Tag Delaware Adjustable Rate Mortgages

Tag Delaware Adjustable Rate Mortgages

Delaware Adjustable Rate Mortgages

John Thomas July 28, 2008 Tags: , , , , , ,
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Delaware Adjustable Rate Mortgages

Delaware Adjustable Rate Mortgages (ARMs) are mortgage loans with interest rates that can change or adjust.  Delaware ARM loans usually start with lower monthly payments than fixed-rate mortgages because they have a lower “teaser” rate.  With a fixed rate mortgage, the interest rate stays the same during the life of the loan which is the entire term. Call 302-703-0727 to apply for an Adjustable Rate Mortgage or for more information.  You can also APPLY ONLINE

For example, a 30 year fixed rate mortgage has the rate fixed for the entire 30 years.  With an ARM Loan, the mortgage interest rate is only fixed for a set period of time and then changes periodically and payments may go up or down accordingly as the interest rate adjusts. Keep Reading...

Delaware Adjustable Rate Mortgage Holders Prepare for Increase in Interest Rates

John Thomas August 17, 2007 Tags: ,

Delaware Adjustable Rate Mortgage

Delaware Adjustable Rate Mortgage will be increasing their rates because, in 2004, the Federal Reserve made it clear that short-term interest rates would be increased at a measured pace because of a fluctuating US Dollar, unstable oil prices and an evaluation of other economic indicators. In an effort to curb inflation, the Federal Reserve has kept its word and continued to raise short term rates, including one incredible streak of 17 consecutive interest rate hike announcements following meetings of the FOMC. As a result of these interest rate increases, thousands of Delaware homeowners with adjustable rate mortgages will feel the sting of corresponding increases in their annual adjustments. Delaware consumers with revolving debt accounts tied to the prime rate have already felt the impact, as the prime rate always rides 3% above the current Fed Funds Rate. And although an increase in the Fed Funds Rate does have a direct impact on financial markets as a whole, Delaware mortgage rates are affected rather indirectly, and may go up or down based on the prevailing perception investors have of current economic statistics and their reaction to the Federal Reserves after-meeting statements. Keep Reading...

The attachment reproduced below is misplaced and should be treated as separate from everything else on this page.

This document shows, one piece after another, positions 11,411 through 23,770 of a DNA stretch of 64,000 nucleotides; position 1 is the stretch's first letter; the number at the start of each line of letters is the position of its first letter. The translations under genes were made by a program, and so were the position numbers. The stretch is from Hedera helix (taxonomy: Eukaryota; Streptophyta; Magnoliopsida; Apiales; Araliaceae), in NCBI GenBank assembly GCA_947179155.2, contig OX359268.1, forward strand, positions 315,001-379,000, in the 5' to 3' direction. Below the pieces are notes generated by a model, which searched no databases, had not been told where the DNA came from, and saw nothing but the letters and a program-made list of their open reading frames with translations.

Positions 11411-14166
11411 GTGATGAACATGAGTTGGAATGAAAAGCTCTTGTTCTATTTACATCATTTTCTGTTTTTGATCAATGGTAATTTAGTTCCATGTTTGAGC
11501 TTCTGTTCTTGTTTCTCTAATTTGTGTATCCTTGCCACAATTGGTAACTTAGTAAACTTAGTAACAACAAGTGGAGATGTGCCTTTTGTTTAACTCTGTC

Fully Indexed Rate on ARM What is it?

John Thomas August 12, 2007 Tags: , , ,
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Fully Indexed Rate – What is it?

When you get an Adjustable Rate Mortgage (ARM) you get an initial rate that is fixed for a certain period of time say five years for example. After the first five years of the loan, your interest will begin to adjust based on two factors: your index and your margin.  The mortgage interest rate that your mortgage loan will adjust to after the fixed period is called the Fully Indexed Rate.

Fully Indexed Rate is the combination of the index the mortgage lender has chosen plus the fixed margin the mortgage lender places on the mortgage loan. This is often different than the initial rate offered, or the start rate.  The fully indexed rate will only fluctuate at the adjustment period of your ARM, and may be subject to caps that determine how much they may increase within a certain time period. Keep Reading...

LIBOR Index – What is it?

John Thomas July 2, 2007 Tags: , , , ,
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LIBOR Index – What is It?

London Inter-Bank Offered Rate (LIBOR)

LIBOR Index is the rate of interest that member banks of the British Bankers’ Association charge when they lend money to one another in the wholesale money markets in London, somewhat similar to our Fed Funds Rate.  In fact, the LIBOR Index tends to closely track the US Fed Funds Rate. LIBOR Index is a standard financial index that is used globally and in US capital markets.  The Wall Street Journal publishes the LIBOR index on a daily basis.

In general, changes in the LIBOR Index have tended to be smaller than changes in the Prime Rate.  There are several LIBOR maturities much like U.S. Treasuries, but the 1-month and 6 month are the most readily used and available LIBOR indexes for mortgage loans.  Although they are becoming increasingly more common in use for consumer loans and ARMs, LIBOR Indices have traditionally been a reference figure for corporate and commercial financial transactions. Keep Reading...